Governor Jay Inslee’s Lower Snake River Dams Stakeholder Engagement Study landed on the Friday before Christmas not with a bang, as if someone in your neighborhood were trying out New Years fireworks. And not with a thump, as if Santa were practicing rooftop landings. Instead, it arrived with the barely discernible sound of discarded Christmas wrapping paper hitting the rug.
The usual array of vested interests, which had spent years expressing the usual array of opinions on breaching the lower Snake River dams – which impede passage of salmon to and from their Idaho spawning streams — had gotten together and summarized those opinions yet again. Getting everyone talking together can’t be bad. The conservation group American Rivers says, “Governor Inslee’s report is a step toward the creative thinking and problem solving we need to do as a region to understand a path forward.”
That may be true; it certainly sounds optimistic. There’s no way to cast the report as substantive progress, though. Or to see it as evidence of gubernatorial leadership.
In 2018, after the orca dubbed Tahlequah made international news by swimming around Puget Sound with her dead calf for 17 days, Inslee convened an Orca Task Force in which representatives of the same interest groups came up with consensus recommendations for saving Puget Sound orcas. It wasn’t hard to agree on, say, enforcing laws already on the books. (That was actually a recommendation.)
Some salmon advocates hoped the group would go a bit farther and recommend breaching dams. Some scientists have argued that because Snake River chinook are historically an important seasonal part of the orcas’ diet off the Washington coast, the Northwest orcas can’t make it unless those dams are breached. Agricultural and barging interests that rely on – in other words are subsidized by – the dams have argued otherwise, as has the Bonneville Power Administration.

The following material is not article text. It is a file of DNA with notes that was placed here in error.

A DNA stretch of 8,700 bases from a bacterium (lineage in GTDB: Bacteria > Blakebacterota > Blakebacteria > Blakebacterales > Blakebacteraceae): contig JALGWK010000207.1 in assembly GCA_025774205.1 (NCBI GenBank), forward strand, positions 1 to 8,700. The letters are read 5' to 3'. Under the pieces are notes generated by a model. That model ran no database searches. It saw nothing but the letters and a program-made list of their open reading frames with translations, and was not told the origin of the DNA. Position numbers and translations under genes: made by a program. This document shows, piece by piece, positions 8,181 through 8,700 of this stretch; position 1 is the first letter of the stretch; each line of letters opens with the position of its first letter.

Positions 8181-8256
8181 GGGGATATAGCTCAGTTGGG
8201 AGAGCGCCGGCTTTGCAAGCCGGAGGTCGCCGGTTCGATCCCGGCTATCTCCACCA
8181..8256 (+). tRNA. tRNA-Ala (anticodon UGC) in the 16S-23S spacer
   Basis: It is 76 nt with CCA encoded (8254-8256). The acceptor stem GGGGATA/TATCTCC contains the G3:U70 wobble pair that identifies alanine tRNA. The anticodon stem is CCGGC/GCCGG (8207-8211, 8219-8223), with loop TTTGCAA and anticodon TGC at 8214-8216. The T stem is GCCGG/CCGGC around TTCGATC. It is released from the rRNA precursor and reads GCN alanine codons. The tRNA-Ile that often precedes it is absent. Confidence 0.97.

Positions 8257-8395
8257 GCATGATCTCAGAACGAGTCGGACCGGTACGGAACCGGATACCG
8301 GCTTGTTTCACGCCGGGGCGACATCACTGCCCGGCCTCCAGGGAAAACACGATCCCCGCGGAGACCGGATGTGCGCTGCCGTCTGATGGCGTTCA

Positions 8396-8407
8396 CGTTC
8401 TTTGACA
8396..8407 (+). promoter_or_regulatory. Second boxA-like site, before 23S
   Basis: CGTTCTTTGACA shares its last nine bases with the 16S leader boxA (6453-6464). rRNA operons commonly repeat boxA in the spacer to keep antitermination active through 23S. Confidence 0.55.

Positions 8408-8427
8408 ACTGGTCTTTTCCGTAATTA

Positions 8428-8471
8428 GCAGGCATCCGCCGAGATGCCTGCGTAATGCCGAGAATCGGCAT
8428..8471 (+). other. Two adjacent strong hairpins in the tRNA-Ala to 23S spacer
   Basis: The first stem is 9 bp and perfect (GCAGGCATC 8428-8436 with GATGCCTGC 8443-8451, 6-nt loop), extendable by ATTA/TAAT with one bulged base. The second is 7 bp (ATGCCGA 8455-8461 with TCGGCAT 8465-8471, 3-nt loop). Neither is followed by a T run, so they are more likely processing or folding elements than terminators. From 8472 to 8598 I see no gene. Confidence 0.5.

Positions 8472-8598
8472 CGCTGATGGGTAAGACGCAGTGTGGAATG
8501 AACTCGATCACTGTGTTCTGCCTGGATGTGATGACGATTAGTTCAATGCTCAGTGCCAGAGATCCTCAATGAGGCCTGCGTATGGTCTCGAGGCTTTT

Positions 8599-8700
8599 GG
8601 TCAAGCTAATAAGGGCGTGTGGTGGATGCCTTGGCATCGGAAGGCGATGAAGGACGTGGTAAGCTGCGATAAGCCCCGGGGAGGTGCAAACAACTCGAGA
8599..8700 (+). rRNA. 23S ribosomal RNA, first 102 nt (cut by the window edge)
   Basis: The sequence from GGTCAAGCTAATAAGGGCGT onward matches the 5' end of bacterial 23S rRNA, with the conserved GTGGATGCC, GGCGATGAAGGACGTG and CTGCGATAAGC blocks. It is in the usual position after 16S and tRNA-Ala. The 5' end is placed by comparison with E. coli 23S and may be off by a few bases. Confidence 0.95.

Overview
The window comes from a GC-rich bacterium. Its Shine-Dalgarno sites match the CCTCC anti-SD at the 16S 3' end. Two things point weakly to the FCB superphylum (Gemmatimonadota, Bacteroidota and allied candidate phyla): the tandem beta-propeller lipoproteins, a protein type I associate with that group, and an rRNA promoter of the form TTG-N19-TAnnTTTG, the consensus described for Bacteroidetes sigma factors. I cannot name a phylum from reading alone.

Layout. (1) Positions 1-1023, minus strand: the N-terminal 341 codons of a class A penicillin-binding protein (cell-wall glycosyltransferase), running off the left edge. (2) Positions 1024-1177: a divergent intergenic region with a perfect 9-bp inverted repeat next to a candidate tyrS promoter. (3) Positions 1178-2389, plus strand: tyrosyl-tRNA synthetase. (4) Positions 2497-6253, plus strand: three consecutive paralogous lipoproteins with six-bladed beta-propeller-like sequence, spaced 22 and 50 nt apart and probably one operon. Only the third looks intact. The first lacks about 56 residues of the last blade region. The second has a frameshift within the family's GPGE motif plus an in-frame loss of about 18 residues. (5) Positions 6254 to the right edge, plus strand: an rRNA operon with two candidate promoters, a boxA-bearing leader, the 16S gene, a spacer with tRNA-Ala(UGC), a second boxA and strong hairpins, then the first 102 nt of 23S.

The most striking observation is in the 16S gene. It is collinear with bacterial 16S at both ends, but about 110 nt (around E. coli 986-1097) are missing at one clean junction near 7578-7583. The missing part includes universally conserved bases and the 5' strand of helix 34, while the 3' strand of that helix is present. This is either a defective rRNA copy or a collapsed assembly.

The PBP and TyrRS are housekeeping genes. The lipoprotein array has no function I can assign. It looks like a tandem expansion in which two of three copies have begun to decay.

The salmon advocates were disappointed by the Orca Task Force report. There was no recommendation to breach or even consider breaching the dams. (Breaching would be a federal decision, but one that could be influenced by state preferences. So far, Washington politicians have not gotten behind it.) Instead, the task force recommended convening a bunch of “stakeholders” — i.e., vested interests –- to think about ways to ease the economic transition if the dams were breached. But the “stakeholders,” as noted, just summarized their own old arguments.
A more substantive and potentially more significant document appeared the same day: The 9th Circuit Court of Appeals ruled that the Environmental Protection Agency (EPA) must come up with temperature standards for the Columbia River and its largest tributary, the Snake. The court noted that water temperatures had periodically exceeded 68 degrees Fahrenheit – a dangerous level for salmon – for years. The states of Washington and Oregon should have devised “Total Maximum Daily Loads” (TMDLs) for water temperature decades ago, but the states had punted to the EPA. By not creating TMDL, the EPA has violated the federal Clean Water Act.
How could the federal government lower water temperatures in a major river? Funny you should ask. That question leads back to those same Snake River dams. This past October, a group of 55 scientists signed a letter to Gov. Inslee and other Northwest political leaders arguing that the only plausible way of lowering water temperatures in the Snake and even the mainstem Columbia was to breach those dams.
The Snake carries a lot of water – it is the Columbia’s largest tributary – and a lot of that water originates high up in the mountains of Idaho. If it rushed unimpeded into the Columbia, it could actually lower the temperature of the larger river. But trapped in a series of reservoirs, it warms up too much to do the job. Get rid of the dams, and the fish would have not only fewer obstacles but cooler water.
Will Trump’s EPA or the other federal agencies due to issue a new EIS for operation of the federal Columbia River dam system in 2020 raise the subject of breaching? Of course not. At best, the 9th Circuit ruling will probably just form the basis of more litigation. The Lower Snake River Dams Stakeholder Engagement Study isn’t apt to change that.